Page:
Pascal Brice, the director general of the French Office for the Protection of Refugees and Stateless Persons (Ofpra), told French broadcaster CNEWS that such a high number of asylum requests was a first in at least 40 years, having reached a record high of 100,412 requests.
Albanians made up the biggest group applying for asylum in France past year - some 7,600 adults, nearly all of them set to be sent home because their home country is considered "safe".
The number of asylum applicants in France increased by 17 percent past year compared to a 16-percent rise in 2016, the French refugee agency chief said on Monday.
Albanians topped the list, accounting for 6,600 of the total of 100,412 applicants a year ago. According to him, the data "confirm that France is among the first countries to seek asylum in Europe", but after Germany, which is expecting almost 200,000 candidates this year.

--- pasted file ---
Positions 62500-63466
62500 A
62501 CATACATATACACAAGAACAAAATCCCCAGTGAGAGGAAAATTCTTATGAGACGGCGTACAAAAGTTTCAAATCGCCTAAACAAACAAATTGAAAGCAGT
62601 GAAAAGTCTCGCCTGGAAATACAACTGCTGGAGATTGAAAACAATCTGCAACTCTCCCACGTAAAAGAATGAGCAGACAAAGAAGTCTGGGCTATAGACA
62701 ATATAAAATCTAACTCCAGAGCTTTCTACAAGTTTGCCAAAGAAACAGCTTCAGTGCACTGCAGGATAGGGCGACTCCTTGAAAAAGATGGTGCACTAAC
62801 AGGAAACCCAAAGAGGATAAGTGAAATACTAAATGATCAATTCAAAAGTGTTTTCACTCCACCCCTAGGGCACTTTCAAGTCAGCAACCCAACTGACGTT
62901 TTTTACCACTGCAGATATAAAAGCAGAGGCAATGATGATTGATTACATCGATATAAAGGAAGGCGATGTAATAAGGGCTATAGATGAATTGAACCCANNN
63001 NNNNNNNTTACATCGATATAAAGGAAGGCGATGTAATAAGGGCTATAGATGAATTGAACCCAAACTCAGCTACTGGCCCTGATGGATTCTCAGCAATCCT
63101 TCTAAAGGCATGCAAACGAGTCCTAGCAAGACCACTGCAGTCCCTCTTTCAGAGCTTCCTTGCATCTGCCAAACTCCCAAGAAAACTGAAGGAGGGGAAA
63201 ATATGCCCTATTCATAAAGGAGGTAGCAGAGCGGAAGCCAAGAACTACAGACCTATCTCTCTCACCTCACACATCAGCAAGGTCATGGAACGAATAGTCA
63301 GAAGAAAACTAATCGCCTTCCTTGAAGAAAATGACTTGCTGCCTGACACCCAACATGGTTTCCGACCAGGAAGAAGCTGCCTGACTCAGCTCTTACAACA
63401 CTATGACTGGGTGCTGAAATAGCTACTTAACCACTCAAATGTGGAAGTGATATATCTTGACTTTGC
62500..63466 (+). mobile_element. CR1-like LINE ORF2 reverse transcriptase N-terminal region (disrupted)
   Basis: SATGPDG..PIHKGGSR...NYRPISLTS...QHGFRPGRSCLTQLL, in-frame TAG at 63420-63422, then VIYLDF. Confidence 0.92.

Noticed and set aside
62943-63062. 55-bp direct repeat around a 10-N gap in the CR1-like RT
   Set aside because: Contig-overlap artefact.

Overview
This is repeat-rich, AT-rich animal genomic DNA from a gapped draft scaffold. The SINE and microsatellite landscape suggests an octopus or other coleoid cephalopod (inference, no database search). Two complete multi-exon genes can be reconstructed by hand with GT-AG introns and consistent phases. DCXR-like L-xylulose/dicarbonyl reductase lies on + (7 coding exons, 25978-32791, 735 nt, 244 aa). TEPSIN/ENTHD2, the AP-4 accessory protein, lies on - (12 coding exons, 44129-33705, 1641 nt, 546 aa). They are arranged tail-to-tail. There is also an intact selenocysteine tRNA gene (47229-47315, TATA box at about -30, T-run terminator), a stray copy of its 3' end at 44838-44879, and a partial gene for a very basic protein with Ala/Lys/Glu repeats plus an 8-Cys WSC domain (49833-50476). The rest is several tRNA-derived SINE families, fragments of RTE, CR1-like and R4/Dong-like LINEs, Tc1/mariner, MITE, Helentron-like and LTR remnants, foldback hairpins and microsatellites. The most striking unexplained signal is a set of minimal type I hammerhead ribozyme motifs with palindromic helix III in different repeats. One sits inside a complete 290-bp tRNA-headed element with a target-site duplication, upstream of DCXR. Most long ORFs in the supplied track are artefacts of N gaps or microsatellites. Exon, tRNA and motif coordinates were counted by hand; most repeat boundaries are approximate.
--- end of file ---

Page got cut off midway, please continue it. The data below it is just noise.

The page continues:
The second country of origin is Afghanistan, which accounted for 5,987 of applications, up by 6 percent, with an admission rate of 83 percent.
Brice particularly emphasized the sharp rise in the number of requests from Albanian and West African nationals.
Haitian nationals came in third, at 4.934 applications.
Of these applications received by France in 2017, 36 percent resulted in the applicant receiving refugee status compared to 38 percent in 2016.
Sudanese applications decreased by 24 percent to 4,486 in 2017, while Guinean applications numbered 3,780 (up 62 percent).
Macron, who won power in May, has promised to slash the time it takes French officials take to rule on asylum requests - to two months maximum from what Brice said was now about three months on average.